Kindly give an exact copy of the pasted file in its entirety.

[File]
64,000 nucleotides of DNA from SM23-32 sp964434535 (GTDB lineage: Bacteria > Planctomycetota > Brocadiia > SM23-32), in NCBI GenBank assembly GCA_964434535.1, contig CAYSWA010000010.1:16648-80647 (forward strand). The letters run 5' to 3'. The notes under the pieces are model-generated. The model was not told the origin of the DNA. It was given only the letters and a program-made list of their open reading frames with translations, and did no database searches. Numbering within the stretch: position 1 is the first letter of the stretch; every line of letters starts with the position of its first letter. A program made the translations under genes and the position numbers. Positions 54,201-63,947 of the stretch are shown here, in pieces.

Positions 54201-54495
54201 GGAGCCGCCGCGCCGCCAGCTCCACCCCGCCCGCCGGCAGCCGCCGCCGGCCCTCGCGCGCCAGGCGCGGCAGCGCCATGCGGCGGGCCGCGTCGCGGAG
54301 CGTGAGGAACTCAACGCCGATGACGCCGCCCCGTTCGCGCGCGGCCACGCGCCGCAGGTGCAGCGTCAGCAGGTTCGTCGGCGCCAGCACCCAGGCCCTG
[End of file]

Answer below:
64,000 nucleotides of DNA from SM23-32 sp964434535 (GTDB lineage: Bacteria > Planctomycetota > Brocadiia > SM23-32), in NCBI GenBank assembly GCA_964434535.1, contig CAYSWA010000010.1:16648-80647 (forward strand). The letters run 5' to 3'. The notes under the pieces are model-generated. The model was not told the origin of the DNA. It was given only the letters and a program-made list of their open reading frames with translations, and did no database searches. Numbering within the stretch: position 1 is the first letter of the stretch; every line of letters starts with the position of its first letter. A program made the translations under genes and the position numbers. Positions 54,201-63,947 of the stretch are shown here, in pieces.

Positions 54201-54495
54201 GGAGCCGCCGCGCCGCCAGCTCCACCCCGCCCGCCGGCAGCCGCCGCCGGCCCTCGCGCGCCAGGCGCGGCAGCGCCATGCGGCGGGCCGCGTCGCGGAG
54301 CGTGAGGAACTCAACGCCGATGACGCCGCCCCGTTCGCGCGCGGCCACGCGCCGCAGGTGCAGCGTCAGCAGGTTCGTCGGCGCCAGCACCCAGGCCCTG